cusos," sho Bald, drawing from his out
stretched hand. "You could havo boon
man enough "
"Man enough! 'Why, Hortenso, I
thought I did tho manly thing. I
thought it was Just tho sort of thing
"Manly thing .to como In half an
hour lato to vespers! A llttlo absent
mindedness Isn't InoxcuBablo What,
you didn't forget? You did It on pur
poso? Walt till you explain? You
need mako no explanations, Mr.
Demarest."
"It was a small-matter," said Archi
bald, helplessly.
"A small matter to go fishing on
Sundny afternoon and not to got back
till vespers was half over! That was
a small matter, was It?"
Archibald dropped to his knees be
fore Hortenso. "Why on earth do you
think I was fishing?"
"Becauso you weren't clover enough
to conceal tho fact, I suppose"
"Hortenao, Hortenso," pleaded tho
rector. "Won't you think bettor of
mo? I wont out to help a poor wom
an whose baby was having fits and "
"Yes, nnd stoppod to fish on tho way
homo and forgot all about vespers. I
am sorry, Mr. Domaroat, but I would
rather end our friendship here."
Hortenso suddenly regained her
composuro and Archibald Jumped to
his feot as Molly camo Into tho draw
ing room.
"Please, sir," sho said, with n smile,
"Magglo Just united mo over tho
fence, could you Btop buck to tho rec
tory a mlnuto. Thoro Is a llttlo boy
there says you must havo took his
father's satchel of fish homo by mis
tako. He's got your black bag with
tho bandages in It, and says will you
please accept three of tho largest
trouts In tho catch and loavo him havo
tho rest?"
As n light of understanding broke
ovor Archibald's faco Molly added In
an naldo to Hortenso, "It's all right
about Mr, Domarest. Ho wasn't fish
ing nt all. You seo, Mr, Domarest,"
turning to tho clorgyman with a con
fidential air, "Magglo was suro whon
you brought homo tho hag of ilsli that
you had been off fishing, and sho told
mo and I told MIbb HortonBO."
(Copyright, 1913, by the IcCluro Nows
papor Syndicate.)
High Diplomacy.
Tho llttlo girl had boon bo out
rageously naughty that it was decid
ed that sho should not bo allowed to
attond tho party to which sho and
her sister had beon Invited. On tho
day of tho festivity tho mothor called
In person to pick up hor unoffending
daughter, and bring her homo again.
"Woll," Bho naked, "and did you ex
plain to Mr. B how naughty
Betty had been and how I kopt her
at home to punish hor?"
"Oh, no, maramlo," camo tho an
Hwer; "I didn't think that 'ud do. I
Just said she'd gono to a much bigger
party."
FARM
IW1ITBY
GOOD HOUSE FOR THE FOWLS
Should Havo Southern Front and
Yards May Be Laid Off for In
dividual Pens If Desired.
A good poultry houso may bo built
after plans shown In tho drawing.
Such a houso mny bo mado any length
desired and partloned into six-foot
breeding pens, 1G foot deep, which
would glvo 7 1-3 square feo por bird
for ono malo nnd 12 females. Tho
houso should havo a cement or board
floor and can bo so built as to mako it
rat, wind nnd rnln proof. I profor
a floor of comont, wrltOB William Scott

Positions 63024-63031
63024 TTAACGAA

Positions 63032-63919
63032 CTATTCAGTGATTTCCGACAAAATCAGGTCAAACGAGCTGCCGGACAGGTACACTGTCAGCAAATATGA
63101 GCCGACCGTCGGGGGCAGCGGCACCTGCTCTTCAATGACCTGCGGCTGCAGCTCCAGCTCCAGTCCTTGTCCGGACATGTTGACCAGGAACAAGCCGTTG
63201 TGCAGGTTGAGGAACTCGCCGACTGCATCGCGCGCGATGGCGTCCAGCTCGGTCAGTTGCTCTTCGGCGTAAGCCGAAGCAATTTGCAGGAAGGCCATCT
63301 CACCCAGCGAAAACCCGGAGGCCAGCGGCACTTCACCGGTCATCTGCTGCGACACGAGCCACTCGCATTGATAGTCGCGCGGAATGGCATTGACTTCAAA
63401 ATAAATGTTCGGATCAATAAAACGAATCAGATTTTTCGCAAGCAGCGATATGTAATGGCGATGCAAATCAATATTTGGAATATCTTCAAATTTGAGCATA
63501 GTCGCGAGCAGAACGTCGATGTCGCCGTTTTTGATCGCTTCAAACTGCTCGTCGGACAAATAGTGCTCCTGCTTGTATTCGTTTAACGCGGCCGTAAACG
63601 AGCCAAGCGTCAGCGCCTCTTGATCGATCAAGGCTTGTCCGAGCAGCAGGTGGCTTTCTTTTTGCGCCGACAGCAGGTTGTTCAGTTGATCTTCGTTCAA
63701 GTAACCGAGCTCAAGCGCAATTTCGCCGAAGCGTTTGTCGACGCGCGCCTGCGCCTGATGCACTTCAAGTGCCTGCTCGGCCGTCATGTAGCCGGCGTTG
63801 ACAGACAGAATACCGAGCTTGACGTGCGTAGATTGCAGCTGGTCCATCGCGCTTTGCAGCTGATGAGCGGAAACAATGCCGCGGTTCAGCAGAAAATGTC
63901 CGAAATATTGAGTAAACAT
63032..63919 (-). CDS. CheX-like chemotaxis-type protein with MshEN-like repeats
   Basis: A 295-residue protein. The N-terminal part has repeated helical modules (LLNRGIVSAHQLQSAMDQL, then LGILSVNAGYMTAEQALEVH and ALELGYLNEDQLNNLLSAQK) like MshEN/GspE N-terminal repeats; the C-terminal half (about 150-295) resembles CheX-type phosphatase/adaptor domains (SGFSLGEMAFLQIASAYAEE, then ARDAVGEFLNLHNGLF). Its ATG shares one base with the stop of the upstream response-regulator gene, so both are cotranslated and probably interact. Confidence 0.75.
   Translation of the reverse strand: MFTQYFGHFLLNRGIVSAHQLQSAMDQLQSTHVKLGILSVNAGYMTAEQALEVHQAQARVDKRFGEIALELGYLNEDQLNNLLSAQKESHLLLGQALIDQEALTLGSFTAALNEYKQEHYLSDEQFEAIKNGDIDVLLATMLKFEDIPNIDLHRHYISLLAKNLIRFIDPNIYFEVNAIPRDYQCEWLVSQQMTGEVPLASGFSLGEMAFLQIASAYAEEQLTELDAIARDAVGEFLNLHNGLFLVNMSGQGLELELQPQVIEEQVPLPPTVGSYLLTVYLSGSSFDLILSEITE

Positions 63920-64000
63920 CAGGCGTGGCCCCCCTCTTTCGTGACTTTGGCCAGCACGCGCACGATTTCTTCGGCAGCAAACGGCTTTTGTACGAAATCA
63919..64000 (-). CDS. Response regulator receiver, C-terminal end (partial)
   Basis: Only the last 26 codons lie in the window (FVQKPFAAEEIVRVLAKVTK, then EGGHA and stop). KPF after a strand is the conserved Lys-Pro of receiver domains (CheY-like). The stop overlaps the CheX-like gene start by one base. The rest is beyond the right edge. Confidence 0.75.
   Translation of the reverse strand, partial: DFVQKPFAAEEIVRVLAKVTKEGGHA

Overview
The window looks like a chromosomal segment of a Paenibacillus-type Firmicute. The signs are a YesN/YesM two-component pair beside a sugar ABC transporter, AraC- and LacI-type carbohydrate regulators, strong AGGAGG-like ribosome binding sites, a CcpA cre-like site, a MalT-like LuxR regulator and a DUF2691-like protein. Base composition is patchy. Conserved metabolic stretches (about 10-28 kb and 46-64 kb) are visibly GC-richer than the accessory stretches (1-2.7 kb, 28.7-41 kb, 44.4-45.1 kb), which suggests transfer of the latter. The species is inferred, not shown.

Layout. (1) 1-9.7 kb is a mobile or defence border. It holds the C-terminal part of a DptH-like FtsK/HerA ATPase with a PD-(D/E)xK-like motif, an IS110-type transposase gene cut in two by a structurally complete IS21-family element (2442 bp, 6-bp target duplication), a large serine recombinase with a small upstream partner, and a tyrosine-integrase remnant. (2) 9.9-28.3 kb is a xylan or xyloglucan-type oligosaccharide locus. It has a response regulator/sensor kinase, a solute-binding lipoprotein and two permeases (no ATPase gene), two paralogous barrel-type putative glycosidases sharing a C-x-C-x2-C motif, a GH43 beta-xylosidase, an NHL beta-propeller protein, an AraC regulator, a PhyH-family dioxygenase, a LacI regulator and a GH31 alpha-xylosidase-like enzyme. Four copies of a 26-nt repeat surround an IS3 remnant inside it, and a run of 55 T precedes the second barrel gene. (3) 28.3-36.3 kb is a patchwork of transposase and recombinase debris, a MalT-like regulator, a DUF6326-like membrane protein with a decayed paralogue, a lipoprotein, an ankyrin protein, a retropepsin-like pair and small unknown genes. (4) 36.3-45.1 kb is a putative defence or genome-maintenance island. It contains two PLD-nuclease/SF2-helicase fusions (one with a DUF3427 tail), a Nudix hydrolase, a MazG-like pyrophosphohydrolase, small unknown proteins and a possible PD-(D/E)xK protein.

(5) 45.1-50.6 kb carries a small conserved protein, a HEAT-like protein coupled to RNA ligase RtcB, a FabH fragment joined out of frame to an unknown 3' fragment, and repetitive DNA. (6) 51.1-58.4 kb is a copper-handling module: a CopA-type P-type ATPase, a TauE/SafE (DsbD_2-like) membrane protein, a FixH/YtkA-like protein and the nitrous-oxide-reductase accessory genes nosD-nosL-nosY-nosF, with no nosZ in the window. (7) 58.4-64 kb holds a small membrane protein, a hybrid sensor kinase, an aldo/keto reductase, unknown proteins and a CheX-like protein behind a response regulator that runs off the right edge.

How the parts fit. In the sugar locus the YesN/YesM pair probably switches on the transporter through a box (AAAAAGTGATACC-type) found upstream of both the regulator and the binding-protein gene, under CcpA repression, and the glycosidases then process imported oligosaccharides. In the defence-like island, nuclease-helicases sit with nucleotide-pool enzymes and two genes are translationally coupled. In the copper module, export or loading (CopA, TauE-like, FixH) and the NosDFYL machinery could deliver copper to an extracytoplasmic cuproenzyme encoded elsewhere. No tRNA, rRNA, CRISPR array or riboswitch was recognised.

of Abilene, Kan., la tho Farmers
Mall and Brcozo.
Tho house should front south and
yards may bo laid off for tho ubo of
Good for Several Uses.
individual pens If desired. This kind
of houso 1b also suitable for raising
early hatchod chicks.
Tho uppor windows aro hlngod so
thoy may bo swung opon at any do
slred angle or to bo hooked up as
tho weathor demands. The lowor
front is covered with ono-lnch mosh
wlro and a drop canvas or windows
may bo used. Tho window should bo
hung so as to swing In nt any Uostrod
nnglo. Roosts aro placed along tho
north wall. A slnglo roost running
tho length of tho building and sot
out two foot from tho north wall, may
bo mado to servo tho purposo.
A roost shlold for cold woathor can
bo mado of a frame tho longth of tho
roosts and two foot wldo, to bo col
ored with sound burlap on top and
BldoB. Placo this frumo six Inches
nbovo tho birds' hoads and lot tho
burlap hang n foot below tho roostB.
This fratno should bo drawn up out
of tho way oach morning.
If nests aro placo low enough not
many hens will lay on tho floor and It
Is ofton considered hotter still to placo
thorn right on tho floor. A screen
mado of burlap bo it will almost hldo
tho nosts mako thorn moro atractlvo
to tho bona and holps to provont egg
eating. 'SULPHURING' THE HEN HOUSE
,j
Job Should Be Performed at Least
Onco Every Month First Re
move All Combustlbleo.
To burn sulphur in a poultry houso
first rotnovo all combuBtlblo matter.
Thon put an old Iron kettlo Into n
dishpan and placo on four bricks In
tho mlddlo of tho houso. In tho 1'ot
tlo put somo cobs which havo boon
soaked In a solution of ono part of
plno tar to four parts of koroBeno,
aprtuklo tho sulphur ovor tho cobs
and sot on flro.
Bo suro to havo everything arranged
so as to beat a hasty retreat from
tho room and closo tho door quickly
ns tho sulphur fumos aro suffocating.
Sulphur burned in this manner will
pouotrato ovory crovlco na well nu
covortng tho surface and aids won
derfully In purifying tho building and
In destroying poultry vormln.
Ono pint of turpentine may bo add
ed to tho halt gallon of kerosono as
woll as tho plno tar with boneflclnl
results. Onco a month Is nono too
often to burn sulphur in every poultry
houso.
ponnRriWEC
Never breod from lmmuaturo stock.
Ground bono Is groat for laying
hens.
Tho first symptoms of roup swol
len oyes.
Dampnoss and chilling moan sure
death to chicks.
Do not allow tho fowls to bo exposed
to tho strong winds,
Soft-Bhelled eggs aro a sign of lack
of Ilmo or of over-fending.
Scrub hens kopt by scrub poultry
men mako a bad combination,
Sifted ashes scattered under tbo
roosts mako an excellent absorbent.
Try hard novor to catch a hen by
tho wing or feathers; grab her by
tho" legs.
A llttlo granulated charcoal mixed
In tho soft feed Is excollent In cases
of diarrhoea.
If there aro cracks in tho walls of
tho houses, tho chilly. winds aro suro
to creato a draft,
Tho best way to run an, incubator
Is to follow tho directions that como
with tho machine.
Tho hen that will not scratch for
hor living Is too lazy to make you a
profit as a layer.
Leghorns mako poor sitters. Bat
ter not trust tho eggs to thorn. Thoy
aro better layers and foragers than
litters.
I',1 f ',' f' "'J u L K
I